On Games and Nostalgia

Dear GameStop employees,

You can blame me. It’s my fault. No, really, it is.


Oh, wait. You’re wanting me to explain that, aren’t you? You bounder, you cheat!

Well, okay then.

I was at the mall this afternoon. I was looking for the new issue of MOJO at Borders. Mostly I wanted the second disc of their “White Album” covers.

I passed the GameStop. Oh, how this store has fallen over the years. I remember when it was an old-style EB Games, with the white shelves and the overhead storage bins. It was remodelled a few years ago, and now it has the primary, LEGO-like colors of the EB 2000 design — yellow counter, blue walls, grey overhead panels. Once, a District Manager called this store his office. Now, it invariably looks junky.

I walked in. The guy behind the counter wanted to know if I’d preordered the new expanion for World of WarCraft. I forget the name, “The Undead Lich King” or something like that. “You can even pick it up at midnight! We’re having a midnight opening!”

I sighed. It was obvious he was feigning excitement. The prospect of being at work at midnight to sell a game… well, when I was an EB Games store manager, I wasn’t that thrilled with midnight openings, either. For me, the reason was payroll — we usually didn’t receive extra payroll; have a midnight opening, and those three hours or so need to be cut from somewhere else.

I passed on the offer. I have a copy of World of WarCraft. I’ve never played it. Never even installed it. It’s sitting, unwanted and unloved, in a box here in my office. I’m certainly not interested in playing the expansion.

In all honesty, if I did play World of WarCraft, I would probably find my life sucked into its yawning maw, never to return.

A friend of mine wrote me earlier in the week. (Or rather, I received it earlier in the week. It appears that the Postal Service is run by crackheads — this piece of mail was in the system for two weeks. I could have fucking walked there to get the letter.) She was going to the midnight opening for the WarCraft expansion. She didn’t seem excited.

It’s my fault that GameStops and EB Games do midnight openings for World of WarCraft.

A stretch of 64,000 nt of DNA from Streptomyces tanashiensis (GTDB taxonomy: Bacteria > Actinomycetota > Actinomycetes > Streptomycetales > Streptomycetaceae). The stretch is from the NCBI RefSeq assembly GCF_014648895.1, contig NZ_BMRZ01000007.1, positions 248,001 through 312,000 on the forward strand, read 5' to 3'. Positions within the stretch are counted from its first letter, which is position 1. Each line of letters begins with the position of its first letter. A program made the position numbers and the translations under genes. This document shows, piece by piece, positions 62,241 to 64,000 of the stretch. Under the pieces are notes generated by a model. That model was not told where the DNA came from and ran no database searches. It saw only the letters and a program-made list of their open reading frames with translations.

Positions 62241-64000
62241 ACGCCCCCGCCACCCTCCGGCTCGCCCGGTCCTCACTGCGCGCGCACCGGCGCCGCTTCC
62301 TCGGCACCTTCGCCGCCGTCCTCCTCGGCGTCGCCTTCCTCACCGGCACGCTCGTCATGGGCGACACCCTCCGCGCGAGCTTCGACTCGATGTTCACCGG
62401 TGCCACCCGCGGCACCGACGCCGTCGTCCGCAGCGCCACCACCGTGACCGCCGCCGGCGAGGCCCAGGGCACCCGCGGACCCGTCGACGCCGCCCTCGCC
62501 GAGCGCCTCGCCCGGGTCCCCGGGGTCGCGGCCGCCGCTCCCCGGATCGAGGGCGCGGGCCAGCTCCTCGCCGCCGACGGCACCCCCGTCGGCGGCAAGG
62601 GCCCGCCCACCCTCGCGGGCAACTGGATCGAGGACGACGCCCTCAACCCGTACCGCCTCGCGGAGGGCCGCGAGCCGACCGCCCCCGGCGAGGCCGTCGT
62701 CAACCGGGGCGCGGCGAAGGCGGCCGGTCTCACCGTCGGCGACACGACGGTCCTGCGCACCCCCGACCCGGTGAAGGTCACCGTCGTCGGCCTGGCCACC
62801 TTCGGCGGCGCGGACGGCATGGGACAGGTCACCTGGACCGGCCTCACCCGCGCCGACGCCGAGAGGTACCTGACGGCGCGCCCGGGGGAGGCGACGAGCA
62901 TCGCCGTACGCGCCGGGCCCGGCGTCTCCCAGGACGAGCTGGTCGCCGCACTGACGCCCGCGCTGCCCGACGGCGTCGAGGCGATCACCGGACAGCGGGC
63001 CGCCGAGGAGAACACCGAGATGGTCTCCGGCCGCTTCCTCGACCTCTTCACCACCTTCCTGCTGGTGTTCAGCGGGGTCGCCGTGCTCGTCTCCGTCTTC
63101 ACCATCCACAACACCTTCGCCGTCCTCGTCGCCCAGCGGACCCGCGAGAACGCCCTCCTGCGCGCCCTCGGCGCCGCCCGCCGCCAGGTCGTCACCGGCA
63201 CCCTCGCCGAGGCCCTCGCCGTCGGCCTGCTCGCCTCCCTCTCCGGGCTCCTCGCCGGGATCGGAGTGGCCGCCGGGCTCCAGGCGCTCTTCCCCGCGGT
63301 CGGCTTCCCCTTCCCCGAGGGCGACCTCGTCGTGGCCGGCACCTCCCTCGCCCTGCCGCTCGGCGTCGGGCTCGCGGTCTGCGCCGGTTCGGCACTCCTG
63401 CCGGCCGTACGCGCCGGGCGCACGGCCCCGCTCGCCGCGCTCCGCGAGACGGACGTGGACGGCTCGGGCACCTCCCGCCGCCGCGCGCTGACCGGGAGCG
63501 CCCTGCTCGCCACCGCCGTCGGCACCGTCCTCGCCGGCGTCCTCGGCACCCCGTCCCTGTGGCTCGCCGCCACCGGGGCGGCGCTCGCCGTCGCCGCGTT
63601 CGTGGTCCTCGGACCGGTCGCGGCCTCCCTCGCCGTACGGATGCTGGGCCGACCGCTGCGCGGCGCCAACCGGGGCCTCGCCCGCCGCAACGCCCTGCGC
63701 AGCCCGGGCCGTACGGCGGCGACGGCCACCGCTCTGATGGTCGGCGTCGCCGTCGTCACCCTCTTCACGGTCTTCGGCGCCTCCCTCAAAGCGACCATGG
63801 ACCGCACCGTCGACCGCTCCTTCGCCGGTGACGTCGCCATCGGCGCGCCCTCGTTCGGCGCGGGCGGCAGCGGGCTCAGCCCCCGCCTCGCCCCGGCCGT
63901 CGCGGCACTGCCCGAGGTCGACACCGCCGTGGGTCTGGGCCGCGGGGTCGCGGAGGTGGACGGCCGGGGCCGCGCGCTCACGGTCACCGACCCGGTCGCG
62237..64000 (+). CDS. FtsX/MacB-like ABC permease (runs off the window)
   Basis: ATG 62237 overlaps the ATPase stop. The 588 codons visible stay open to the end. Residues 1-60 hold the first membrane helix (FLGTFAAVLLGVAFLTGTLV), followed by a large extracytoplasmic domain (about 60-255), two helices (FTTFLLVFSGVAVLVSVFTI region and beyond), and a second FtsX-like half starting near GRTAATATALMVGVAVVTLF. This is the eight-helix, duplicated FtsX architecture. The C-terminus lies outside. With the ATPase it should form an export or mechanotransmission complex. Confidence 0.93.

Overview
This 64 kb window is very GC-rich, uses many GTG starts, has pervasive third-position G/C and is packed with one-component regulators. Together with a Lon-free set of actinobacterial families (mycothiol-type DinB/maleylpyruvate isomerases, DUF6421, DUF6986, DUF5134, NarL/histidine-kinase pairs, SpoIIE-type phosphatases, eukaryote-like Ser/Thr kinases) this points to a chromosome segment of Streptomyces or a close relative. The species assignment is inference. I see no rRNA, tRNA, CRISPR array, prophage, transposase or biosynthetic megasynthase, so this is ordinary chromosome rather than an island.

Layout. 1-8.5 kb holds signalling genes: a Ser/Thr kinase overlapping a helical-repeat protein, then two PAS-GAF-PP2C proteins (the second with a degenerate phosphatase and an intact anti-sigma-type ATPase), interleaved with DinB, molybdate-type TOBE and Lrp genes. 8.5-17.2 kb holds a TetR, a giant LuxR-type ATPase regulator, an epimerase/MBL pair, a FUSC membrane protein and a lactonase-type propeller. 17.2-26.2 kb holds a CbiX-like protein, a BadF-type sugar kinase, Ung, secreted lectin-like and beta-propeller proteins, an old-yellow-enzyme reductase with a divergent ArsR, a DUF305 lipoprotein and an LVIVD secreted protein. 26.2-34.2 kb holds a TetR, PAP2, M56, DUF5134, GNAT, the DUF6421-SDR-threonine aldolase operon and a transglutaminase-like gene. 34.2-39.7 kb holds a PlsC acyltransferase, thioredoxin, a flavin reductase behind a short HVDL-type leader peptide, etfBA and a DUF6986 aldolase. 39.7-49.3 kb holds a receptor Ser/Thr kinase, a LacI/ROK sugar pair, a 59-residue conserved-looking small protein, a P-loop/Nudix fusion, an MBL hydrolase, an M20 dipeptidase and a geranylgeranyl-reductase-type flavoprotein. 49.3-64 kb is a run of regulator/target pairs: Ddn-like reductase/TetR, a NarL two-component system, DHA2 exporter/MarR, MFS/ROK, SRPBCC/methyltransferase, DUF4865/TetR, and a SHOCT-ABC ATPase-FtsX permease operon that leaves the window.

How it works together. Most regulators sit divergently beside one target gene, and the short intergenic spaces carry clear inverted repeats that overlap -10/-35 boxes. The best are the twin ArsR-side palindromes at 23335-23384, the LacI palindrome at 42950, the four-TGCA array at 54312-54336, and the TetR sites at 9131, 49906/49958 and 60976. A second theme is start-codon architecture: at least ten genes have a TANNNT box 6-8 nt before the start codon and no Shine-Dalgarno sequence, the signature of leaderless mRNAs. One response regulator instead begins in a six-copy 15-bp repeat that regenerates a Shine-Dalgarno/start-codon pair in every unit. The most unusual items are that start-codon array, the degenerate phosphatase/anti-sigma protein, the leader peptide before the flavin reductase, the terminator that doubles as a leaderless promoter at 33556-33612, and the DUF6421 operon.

No, really. It is.

The weekend before World of WarCraft came out, I decided to do a midnight opening to sell the game. I wasn’t expecting a large response. I thought I’d sell twenty copies.

I sold eighty copies. This is from an e-mail I wrote to one of my employees at the time, while I was on my “high” from the sale:

I hoped for twenty customers. Maybe forty at the outside.

I would -never- have guessed we would have eighty! We did $4800 in forty-five minutes. Simply incredible!

No one did midnight openings for something like a PC game. Madden, Halo, sure, those make sense. But a PC game?

Then, of course, when Burning Crusade came out, I saw that everyone and their mother was doing midnight openings.

My fault. GameStop employees, you can blame me. It’s my fault. If I hadn’t taken the initiative and done a midnight opening, maybe you wouldn’t have to have your night ruined by having to be open into the wee hours of the morning for a PC game. If I hadn’t been so bleeding successful, maybe the company wouldn’t have expectations of capturing midnight sales the company over.

What can I say? I liked to win. My store sold 70 out of 72 copies received of Fable on day one. (By way of comparison, there was a store in my district that sold six out of forty-some on the first day. That was not a pleasant conference call for that manager.)

Borders had the new issue of MOJO, by the way.

I have no idea who Rachel Unthank & The Winterset is, but I like their cover of “Sexy Sadie.” It’s very nice. 🙂

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Published by Allyn

A writer, editor, journalist, sometimes coder, occasional historian, and all-around scholar, Allyn Gibson is the writer for Diamond Comic Distributors' monthly PREVIEWS catalog, used by comic book shops and throughout the comics industry, and the editor for its monthly order forms. In his over ten years in the industry, Allyn has interviewed comics creators and pop culture celebrities, covered conventions, analyzed industry revenue trends, and written copy for comics, toys, and other pop culture merchandise. Allyn is also known for his short fiction (including the Star Trek story "Make-Believe,"the Doctor Who short story "The Spindle of Necessity," and the ReDeus story "The Ginger Kid"). Allyn has been blogging regularly with WordPress since 2004.

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